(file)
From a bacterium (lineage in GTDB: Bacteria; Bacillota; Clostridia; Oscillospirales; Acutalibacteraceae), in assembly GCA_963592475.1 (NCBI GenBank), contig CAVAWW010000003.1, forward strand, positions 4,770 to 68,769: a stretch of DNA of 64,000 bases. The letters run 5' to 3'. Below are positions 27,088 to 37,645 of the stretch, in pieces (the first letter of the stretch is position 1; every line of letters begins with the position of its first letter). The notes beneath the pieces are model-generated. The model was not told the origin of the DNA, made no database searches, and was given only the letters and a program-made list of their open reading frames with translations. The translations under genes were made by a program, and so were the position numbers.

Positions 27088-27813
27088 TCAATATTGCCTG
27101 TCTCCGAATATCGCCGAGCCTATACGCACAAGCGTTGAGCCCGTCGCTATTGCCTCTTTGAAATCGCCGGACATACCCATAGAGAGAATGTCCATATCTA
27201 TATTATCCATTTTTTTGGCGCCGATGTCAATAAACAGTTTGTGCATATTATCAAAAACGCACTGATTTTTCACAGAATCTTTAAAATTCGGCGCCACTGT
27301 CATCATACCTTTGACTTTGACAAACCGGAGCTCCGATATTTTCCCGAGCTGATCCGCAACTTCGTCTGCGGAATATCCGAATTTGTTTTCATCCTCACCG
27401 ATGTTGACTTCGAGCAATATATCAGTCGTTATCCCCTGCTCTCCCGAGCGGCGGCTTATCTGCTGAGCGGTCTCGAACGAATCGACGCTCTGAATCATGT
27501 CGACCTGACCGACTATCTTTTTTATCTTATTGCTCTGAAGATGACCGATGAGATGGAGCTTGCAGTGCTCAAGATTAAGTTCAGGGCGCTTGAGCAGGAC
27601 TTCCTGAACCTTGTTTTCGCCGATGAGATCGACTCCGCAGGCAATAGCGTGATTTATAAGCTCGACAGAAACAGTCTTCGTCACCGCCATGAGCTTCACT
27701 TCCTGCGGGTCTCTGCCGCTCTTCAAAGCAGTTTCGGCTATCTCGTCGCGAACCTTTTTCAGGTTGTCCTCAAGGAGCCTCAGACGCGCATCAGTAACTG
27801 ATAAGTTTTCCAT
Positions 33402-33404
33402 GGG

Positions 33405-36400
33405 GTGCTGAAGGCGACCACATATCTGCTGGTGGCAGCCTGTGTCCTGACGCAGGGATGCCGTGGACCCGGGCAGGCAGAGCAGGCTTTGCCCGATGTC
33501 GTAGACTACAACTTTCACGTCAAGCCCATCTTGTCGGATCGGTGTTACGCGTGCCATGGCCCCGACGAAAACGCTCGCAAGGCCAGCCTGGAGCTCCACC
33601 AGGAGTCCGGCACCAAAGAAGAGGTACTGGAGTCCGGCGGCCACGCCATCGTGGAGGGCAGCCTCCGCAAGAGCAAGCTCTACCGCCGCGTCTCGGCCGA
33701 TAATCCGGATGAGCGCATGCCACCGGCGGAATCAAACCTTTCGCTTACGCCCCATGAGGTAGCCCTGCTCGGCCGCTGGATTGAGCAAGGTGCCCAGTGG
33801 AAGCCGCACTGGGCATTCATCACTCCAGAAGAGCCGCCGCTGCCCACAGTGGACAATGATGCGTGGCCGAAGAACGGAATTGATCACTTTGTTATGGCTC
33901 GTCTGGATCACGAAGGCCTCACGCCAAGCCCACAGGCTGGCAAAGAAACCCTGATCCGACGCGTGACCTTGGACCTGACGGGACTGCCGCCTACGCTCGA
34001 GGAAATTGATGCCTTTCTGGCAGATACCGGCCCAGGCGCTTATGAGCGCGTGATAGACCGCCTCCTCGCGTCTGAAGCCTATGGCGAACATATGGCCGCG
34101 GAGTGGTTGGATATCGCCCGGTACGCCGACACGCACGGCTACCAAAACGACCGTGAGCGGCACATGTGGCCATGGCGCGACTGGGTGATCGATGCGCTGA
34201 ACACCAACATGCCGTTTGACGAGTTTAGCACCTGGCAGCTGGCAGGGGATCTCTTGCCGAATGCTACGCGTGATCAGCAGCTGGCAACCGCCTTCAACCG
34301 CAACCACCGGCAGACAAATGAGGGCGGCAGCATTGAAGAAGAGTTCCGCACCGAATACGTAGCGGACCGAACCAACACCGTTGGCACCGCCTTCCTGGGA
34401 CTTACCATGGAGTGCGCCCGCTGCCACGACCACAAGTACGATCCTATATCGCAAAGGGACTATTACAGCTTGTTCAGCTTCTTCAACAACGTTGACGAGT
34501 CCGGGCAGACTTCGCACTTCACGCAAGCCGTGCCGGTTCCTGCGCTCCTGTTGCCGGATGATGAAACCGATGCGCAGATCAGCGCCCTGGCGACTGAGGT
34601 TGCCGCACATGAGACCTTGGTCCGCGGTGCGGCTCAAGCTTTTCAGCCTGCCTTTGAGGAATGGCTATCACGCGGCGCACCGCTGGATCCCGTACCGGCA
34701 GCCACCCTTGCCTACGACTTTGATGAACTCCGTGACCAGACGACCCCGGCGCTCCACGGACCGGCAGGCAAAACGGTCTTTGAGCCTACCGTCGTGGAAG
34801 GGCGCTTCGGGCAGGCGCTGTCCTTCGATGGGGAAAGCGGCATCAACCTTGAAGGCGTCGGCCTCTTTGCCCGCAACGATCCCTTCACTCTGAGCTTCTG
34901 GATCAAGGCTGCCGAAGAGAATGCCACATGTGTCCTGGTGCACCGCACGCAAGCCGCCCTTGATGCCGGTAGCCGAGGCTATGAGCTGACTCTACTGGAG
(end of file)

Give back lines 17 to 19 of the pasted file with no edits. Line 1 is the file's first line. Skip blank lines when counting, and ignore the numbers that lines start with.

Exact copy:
33601 AGGAGTCCGGCACCAAAGAAGAGGTACTGGAGTCCGGCGGCCACGCCATCGTGGAGGGCAGCCTCCGCAAGAGCAAGCTCTACCGCCGCGTCTCGGCCGA
33701 TAATCCGGATGAGCGCATGCCACCGGCGGAATCAAACCTTTCGCTTACGCCCCATGAGGTAGCCCTGCTCGGCCGCTGGATTGAGCAAGGTGCCCAGTGG
33801 AAGCCGCACTGGGCATTCATCACTCCAGAAGAGCCGCCGCTGCCCACAGTGGACAATGATGCGTGGCCGAAGAACGGAATTGATCACTTTGTTATGGCTC